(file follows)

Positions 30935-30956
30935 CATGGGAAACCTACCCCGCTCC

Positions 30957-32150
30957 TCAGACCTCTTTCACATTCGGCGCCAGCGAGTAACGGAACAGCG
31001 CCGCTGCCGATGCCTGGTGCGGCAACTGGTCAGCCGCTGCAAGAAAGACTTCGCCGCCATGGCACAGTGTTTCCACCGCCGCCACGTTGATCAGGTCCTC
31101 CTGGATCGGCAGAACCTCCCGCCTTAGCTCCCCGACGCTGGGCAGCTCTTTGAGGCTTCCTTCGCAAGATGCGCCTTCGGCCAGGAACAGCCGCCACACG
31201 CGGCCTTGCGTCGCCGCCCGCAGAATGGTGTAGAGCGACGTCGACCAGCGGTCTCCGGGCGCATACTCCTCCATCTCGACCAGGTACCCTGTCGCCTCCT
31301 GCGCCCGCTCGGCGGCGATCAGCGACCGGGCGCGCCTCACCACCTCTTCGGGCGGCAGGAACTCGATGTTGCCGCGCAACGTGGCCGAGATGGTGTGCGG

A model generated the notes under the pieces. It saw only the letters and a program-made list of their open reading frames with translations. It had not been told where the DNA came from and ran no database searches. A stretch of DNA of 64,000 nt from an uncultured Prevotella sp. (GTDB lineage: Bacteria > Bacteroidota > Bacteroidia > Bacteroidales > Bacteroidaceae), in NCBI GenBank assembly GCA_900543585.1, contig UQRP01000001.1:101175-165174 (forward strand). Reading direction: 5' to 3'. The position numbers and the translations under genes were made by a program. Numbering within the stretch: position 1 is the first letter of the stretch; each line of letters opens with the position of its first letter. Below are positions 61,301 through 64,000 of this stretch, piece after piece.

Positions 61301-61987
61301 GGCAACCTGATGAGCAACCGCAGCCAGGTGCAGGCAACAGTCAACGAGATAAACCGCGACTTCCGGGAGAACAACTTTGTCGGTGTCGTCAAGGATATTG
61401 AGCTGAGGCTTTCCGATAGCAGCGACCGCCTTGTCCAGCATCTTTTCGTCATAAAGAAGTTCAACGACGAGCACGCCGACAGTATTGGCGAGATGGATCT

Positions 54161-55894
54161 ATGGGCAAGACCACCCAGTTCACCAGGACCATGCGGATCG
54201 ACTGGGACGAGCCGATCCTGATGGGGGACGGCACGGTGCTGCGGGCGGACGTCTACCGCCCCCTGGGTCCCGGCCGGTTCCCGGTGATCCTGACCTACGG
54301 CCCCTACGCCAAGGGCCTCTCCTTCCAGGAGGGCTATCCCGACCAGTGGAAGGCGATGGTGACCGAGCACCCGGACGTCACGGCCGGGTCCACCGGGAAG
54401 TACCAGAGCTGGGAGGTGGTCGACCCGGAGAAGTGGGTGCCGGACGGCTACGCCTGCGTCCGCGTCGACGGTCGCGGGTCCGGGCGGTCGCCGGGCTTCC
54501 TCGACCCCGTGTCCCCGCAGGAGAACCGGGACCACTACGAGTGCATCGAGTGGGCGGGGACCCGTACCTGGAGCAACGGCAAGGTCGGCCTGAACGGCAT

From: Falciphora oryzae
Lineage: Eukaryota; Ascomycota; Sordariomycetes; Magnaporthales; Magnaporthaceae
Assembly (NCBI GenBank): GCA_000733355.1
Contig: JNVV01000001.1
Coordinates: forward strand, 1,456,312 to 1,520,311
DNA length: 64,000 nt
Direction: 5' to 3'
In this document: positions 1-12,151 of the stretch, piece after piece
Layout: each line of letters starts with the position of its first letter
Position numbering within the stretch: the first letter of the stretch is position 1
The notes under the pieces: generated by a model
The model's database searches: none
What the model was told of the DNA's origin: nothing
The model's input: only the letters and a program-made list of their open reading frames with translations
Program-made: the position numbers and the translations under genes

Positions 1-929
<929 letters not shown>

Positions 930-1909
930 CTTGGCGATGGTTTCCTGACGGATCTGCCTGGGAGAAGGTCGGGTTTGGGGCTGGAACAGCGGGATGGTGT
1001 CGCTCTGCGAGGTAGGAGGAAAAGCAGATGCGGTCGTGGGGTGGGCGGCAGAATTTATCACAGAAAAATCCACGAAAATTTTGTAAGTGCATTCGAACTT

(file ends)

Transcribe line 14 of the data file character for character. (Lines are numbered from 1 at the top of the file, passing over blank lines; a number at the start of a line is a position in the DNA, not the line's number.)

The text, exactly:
54161 ATGGGCAAGACCACCCAGTTCACCAGGACCATGCGGATCG